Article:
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Burglary Is The Highest Form Of Flattery Or So It Seems In "The Bling Ring"

Most everyone I know seemed to need to be reminded about the release of Sophia Coppola's latest flick. Hype was brewing for me since I first read about Emma on set two years ago, so maybe it was only that any story based on true events couldn't possibly hold up to what it became in my chick flick fanatic fantasies.

The Bling Ring tells the (true) story of the circle of teenagers arrested and charged with multiple counts of burglary after becoming infamous for raiding the homes of their neighbouring celebrities in LA. There are many scenes of simple pretty girlie things and the shoe montages alone merit an R rating.

Through flashbacks, vanity fair magazine disclosures and the real TMZ coverage of the events, Coppola builds an ambience of a great emptiness within the circle of friends and a desperate cleptomanic clamouring to fill it. While there's lots of beautiful symbolism, the message the film sends sounds dissonant in the language it's told in.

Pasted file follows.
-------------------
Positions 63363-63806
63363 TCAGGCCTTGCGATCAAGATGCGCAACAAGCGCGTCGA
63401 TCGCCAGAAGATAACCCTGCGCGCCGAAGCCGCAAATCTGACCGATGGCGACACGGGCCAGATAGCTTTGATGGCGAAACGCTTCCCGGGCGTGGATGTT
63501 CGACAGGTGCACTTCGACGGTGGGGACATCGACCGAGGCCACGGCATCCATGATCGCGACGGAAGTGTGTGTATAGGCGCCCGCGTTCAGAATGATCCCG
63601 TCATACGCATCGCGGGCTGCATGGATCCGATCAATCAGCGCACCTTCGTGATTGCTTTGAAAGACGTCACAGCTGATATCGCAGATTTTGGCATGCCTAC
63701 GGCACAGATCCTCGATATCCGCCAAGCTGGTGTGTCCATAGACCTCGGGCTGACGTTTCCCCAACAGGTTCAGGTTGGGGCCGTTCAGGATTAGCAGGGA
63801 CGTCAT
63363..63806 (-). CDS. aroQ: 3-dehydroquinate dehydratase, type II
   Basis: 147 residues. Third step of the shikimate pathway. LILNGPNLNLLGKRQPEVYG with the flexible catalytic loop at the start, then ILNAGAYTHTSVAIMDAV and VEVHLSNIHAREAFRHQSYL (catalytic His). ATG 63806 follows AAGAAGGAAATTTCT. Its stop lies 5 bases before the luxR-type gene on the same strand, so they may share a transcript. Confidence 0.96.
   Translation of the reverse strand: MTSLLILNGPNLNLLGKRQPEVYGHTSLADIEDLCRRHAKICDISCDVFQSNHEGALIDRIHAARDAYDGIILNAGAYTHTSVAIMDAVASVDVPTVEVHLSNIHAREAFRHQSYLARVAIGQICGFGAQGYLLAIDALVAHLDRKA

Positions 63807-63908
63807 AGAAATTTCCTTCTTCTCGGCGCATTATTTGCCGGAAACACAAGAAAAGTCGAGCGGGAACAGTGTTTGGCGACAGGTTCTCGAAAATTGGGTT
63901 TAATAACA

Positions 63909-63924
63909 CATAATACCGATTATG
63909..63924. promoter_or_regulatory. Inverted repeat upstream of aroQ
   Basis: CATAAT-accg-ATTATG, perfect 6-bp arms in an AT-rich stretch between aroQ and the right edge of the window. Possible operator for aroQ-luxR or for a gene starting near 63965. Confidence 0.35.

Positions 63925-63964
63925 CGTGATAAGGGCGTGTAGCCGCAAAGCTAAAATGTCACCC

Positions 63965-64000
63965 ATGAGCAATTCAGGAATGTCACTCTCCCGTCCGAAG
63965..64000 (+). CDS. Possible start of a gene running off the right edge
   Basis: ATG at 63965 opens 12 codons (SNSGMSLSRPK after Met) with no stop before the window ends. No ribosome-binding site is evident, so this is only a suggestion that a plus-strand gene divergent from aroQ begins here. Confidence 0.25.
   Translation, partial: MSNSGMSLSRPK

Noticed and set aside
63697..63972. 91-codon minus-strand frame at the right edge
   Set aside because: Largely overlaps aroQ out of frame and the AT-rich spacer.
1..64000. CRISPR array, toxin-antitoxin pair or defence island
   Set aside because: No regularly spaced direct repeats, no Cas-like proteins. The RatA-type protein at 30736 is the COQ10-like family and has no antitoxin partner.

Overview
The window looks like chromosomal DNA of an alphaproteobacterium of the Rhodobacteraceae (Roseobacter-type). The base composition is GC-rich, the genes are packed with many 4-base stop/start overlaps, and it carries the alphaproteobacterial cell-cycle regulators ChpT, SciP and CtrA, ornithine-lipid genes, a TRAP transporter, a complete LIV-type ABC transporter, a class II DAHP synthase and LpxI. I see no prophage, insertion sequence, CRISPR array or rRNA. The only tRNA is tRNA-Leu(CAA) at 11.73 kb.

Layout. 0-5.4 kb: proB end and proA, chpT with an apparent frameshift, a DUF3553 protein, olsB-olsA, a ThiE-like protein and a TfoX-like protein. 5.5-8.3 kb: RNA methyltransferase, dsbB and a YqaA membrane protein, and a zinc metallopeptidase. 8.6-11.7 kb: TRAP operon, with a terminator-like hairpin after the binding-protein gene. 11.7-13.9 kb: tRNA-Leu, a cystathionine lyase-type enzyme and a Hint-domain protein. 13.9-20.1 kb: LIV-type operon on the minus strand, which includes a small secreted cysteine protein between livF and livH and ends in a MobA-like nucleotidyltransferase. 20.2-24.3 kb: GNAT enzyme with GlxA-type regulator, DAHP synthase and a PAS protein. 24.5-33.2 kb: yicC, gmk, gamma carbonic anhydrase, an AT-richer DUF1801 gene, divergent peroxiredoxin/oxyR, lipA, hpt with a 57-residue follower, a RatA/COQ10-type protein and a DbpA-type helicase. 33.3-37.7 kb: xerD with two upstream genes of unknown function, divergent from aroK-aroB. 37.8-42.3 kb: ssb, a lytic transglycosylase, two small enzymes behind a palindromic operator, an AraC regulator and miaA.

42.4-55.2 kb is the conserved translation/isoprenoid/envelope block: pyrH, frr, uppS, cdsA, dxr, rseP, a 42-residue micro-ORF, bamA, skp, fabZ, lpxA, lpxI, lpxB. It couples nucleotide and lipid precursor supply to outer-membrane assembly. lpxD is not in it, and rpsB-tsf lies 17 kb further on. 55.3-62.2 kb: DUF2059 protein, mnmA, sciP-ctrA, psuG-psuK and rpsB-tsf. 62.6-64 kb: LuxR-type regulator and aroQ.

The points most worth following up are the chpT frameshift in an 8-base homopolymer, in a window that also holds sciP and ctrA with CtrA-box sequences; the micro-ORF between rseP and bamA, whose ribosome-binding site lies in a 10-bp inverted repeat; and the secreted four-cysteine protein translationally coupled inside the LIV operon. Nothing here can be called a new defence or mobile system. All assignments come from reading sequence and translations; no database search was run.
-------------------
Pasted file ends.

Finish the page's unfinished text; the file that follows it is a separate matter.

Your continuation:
A killer soundtrack and gorgeous fucking clothes are a sparkling touch upon truly suspenseful drawn-out scenes. Every moment of this movie has its own cinematic tone, but the structure can't support it; the flashbacks place a predetermined hindsight on all the fun scenes and the dialogue cramps the emotional ones.

Sophia Coppola is the woman who brought you the guilty pleasure of Marie Antoinette and I've always seen her as one of the only directors in Hollywood who can tell a girl's story the way any girl would tell it herself, bringing a vibrance to the vapid only a girl can get away with (see Mean Girls for example) This brutal honesty is The Bling Ring's pitch perfect pitfall. It comes off as a parental warning and less like the Robin-Hood-VS-the-1% I was hoping for.

I feel like if this movie had been released as-is in twenty or so years, it would be celebrated for its perfect perception of the generation it commentates on, but perhaps - being part of the generation - I just lack the objectivity to appreciate this cautionary tale.

Future cult classic, you heard it here first!


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